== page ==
Nixie Tube Driver - easy to use with Arduino – only 3 control lines.10 high-voltage outputs for nixie cathodes.
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Easy to use nixie driver - only 3 control lines. Multiple drivers can be connected in series. 10 high-voltage outputs for nixie cathodes.
Project website: www.nixietester.com

REPLACEMENT

If you are a maker or nixie enthusiast, you have probably used or had contact with a nixie tube drivers e.g. 155ID1, 74141. Unfortunately, these drivers have their technical limitations for modern projects. Sometimes VFD or AC electroluminescent display drivers (such as HV5812 or HV5530) are used to control nixie tubes but they are mainly suitable for dedicated applications and the lack of flexibility in control and power supply or even in assembly (smd) effectively discourages experimenting with new nixie tube designs.

An alternative solution may be a new nixie tube driver:

  • 10 outputs for connecting the nixie tube cathodes (K0-K9)
  • 300V off-state maximum output voltage
  • Compatible with all 5V / 3.3V designs
  • Easy to use with Arduino or Raspberry Pi etc. (only 3 control lines)
  • The drivers can be connected in series
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DEDICATED LIBRARIES

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        // Nixie Tube Driver by Marcin Saj https://nixietester.com
// https://github.com/marcinsaj/Nixie-Tube-Driver
//
// Driving Nixie Tubes Example #2
//
// This example demonstrates how to control up to 6 nixie tubes.
// The control is carried out using up to six Nixie Tube Drivers in serial connection.

#define DIN_PIN   7          // Nixie driver (shift register) serial data input pin             
#define CLK_PIN   6          // Nixie driver clock input pin
#define EN_PIN    5          // Nixie driver enable input pin


// Function prototype with optional parameters
void NixieDisplay(byte digit1 = 10, byte digit2 = 10, byte digit3 = 10, byte digit4 = 10, byte digit5 = 10, byte digit6 = 10);

void setup() 
{  
    pinMode(DIN_PIN, OUTPUT); 
    digitalWrite(DIN_PIN, LOW);    
    
    pinMode(CLK_PIN, OUTPUT);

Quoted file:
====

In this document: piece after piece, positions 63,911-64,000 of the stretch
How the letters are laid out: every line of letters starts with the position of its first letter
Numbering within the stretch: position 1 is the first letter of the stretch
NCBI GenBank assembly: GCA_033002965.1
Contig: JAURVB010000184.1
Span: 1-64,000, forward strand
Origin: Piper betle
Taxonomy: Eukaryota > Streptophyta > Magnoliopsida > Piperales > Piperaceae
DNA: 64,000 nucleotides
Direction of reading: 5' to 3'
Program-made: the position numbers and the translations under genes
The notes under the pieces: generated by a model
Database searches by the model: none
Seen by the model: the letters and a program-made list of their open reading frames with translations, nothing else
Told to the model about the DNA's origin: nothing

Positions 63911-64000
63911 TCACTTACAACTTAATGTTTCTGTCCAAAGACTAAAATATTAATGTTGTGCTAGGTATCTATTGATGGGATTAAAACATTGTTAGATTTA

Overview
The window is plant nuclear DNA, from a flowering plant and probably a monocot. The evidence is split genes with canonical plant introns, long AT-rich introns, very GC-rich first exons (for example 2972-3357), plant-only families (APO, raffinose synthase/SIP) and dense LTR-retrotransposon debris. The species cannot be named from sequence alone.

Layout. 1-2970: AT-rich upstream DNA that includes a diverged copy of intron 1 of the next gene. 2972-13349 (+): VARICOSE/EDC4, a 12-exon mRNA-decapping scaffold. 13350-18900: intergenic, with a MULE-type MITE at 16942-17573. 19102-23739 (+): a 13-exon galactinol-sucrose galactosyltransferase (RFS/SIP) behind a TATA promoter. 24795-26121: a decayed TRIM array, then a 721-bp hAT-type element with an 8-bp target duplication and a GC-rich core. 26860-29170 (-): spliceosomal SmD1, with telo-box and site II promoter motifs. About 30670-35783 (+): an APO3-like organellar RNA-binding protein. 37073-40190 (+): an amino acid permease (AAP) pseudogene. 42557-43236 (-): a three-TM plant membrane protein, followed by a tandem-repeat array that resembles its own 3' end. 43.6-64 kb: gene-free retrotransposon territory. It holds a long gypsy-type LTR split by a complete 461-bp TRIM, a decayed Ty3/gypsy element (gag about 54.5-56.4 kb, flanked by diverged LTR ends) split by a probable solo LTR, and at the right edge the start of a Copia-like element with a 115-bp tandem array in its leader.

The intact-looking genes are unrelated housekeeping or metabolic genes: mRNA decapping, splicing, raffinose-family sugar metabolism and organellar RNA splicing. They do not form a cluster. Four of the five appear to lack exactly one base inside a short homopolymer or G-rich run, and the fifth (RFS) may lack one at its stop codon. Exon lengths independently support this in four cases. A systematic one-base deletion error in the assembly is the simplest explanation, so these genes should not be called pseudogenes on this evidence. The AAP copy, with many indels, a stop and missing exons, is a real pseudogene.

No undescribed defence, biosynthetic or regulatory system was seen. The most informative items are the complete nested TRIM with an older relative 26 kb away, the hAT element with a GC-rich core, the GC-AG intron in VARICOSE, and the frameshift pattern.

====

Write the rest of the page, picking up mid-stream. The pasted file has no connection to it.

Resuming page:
digitalWrite(CLK_PIN, LOW);         
  
    pinMode(EN_PIN, OUTPUT);
    digitalWrite(EN_PIN, LOW);
}

void loop ()
{
  NixieDisplay(1);
//NixieDisplay(1, 2);
//NixieDisplay(1, 2, 3);
//NixieDisplay(1, 2, 3, 4);
//NixieDisplay(1, 2, 3, 4, 5);
//NixieDisplay(1, 2, 3, 4, 5, 6);   //  NixieDisplay(digit1, digit2, digit3, digit4, digit5, digit6);
  delay(1000);       
}

// Function with optional parameters 
void NixieDisplay(byte digit1, byte digit2 , byte digit3, byte digit4, byte digit5, byte digit6)
{
  StartShiftOutData();
  if (digit6 != 10) ShiftOutData(digit6);
  if (digit5 != 10) ShiftOutData(digit5);
  if (digit4 != 10) ShiftOutData(digit4);
  if (digit3 != 10) ShiftOutData(digit3);
  if (digit2 != 10) ShiftOutData(digit2);
  if (digit1 != 10) ShiftOutData(digit1);
  EndShiftOutData();
}

void StartShiftOutData()
{
  // Ground EN pin and hold low for as long as you are transmitting
  digitalWrite(EN_PIN, 0); 
  // Clear everything out just in case to
  // prepare shift register for bit shifting
  digitalWrite(DIN_PIN, 0);
  digitalWrite(CLK_PIN, 0);  
}

void ShiftOutData(byte digit)
{
  // Send data to the nixie drivers 
  for (int i = 15; i >= 0; i--)
  {
    // Set high only the bit that corresponds to the current nixie digit
    if(i == digit) digitalWrite(DIN_PIN, 1); 
    else digitalWrite(DIN_PIN, 0);
    
    // Register shifts bits on upstroke of CLK pin 
    digitalWrite(CLK_PIN, 1);
    // Set low the data pin after shift to prevent bleed through
    digitalWrite(CLK_PIN, 0);  
  }   
}

void EndShiftOutData()
{
  // Return the EN pin high to signal chip that it 
  // no longer needs to listen for data
  digitalWrite(EN_PIN, 1);
    
  // Stop shifting
  digitalWrite(CLK_PIN, 0);    
}
    
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Project website: www.nixietester.com

Marcin Saj

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